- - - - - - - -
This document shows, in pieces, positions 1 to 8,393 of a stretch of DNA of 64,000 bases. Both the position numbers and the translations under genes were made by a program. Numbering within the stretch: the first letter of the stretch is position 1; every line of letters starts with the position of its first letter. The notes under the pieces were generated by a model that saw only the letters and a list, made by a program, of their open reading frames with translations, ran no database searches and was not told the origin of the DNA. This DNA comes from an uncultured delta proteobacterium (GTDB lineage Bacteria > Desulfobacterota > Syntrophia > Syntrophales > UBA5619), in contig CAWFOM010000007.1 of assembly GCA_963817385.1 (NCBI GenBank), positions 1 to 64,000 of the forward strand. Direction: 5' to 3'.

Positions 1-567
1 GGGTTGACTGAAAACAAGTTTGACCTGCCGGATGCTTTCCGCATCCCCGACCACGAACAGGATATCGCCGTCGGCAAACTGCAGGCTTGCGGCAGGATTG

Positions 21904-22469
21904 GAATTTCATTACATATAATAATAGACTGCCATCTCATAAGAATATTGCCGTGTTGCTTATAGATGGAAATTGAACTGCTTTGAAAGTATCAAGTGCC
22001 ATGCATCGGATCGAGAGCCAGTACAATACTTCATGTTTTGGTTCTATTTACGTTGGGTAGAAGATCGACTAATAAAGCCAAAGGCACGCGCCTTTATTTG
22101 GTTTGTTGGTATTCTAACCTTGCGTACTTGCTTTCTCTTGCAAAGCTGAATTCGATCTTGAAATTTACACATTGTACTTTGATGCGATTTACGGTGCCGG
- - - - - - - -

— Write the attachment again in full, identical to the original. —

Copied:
This document shows, in pieces, positions 1 to 8,393 of a stretch of DNA of 64,000 bases. Both the position numbers and the translations under genes were made by a program. Numbering within the stretch: the first letter of the stretch is position 1; every line of letters starts with the position of its first letter. The notes under the pieces were generated by a model that saw only the letters and a list, made by a program, of their open reading frames with translations, ran no database searches and was not told the origin of the DNA. This DNA comes from an uncultured delta proteobacterium (GTDB lineage Bacteria > Desulfobacterota > Syntrophia > Syntrophales > UBA5619), in contig CAWFOM010000007.1 of assembly GCA_963817385.1 (NCBI GenBank), positions 1 to 64,000 of the forward strand. Direction: 5' to 3'.

Positions 1-567
1 GGGTTGACTGAAAACAAGTTTGACCTGCCGGATGCTTTCCGCATCCCCGACCACGAACAGGATATCGCCGTCGGCAAACTGCAGGCTTGCGGCAGGATTG

Positions 21904-22469
21904 GAATTTCATTACATATAATAATAGACTGCCATCTCATAAGAATATTGCCGTGTTGCTTATAGATGGAAATTGAACTGCTTTGAAAGTATCAAGTGCC
22001 ATGCATCGGATCGAGAGCCAGTACAATACTTCATGTTTTGGTTCTATTTACGTTGGGTAGAAGATCGACTAATAAAGCCAAAGGCACGCGCCTTTATTTG
22101 GTTTGTTGGTATTCTAACCTTGCGTACTTGCTTTCTCTTGCAAAGCTGAATTCGATCTTGAAATTTACACATTGTACTTTGATGCGATTTACGGTGCCGG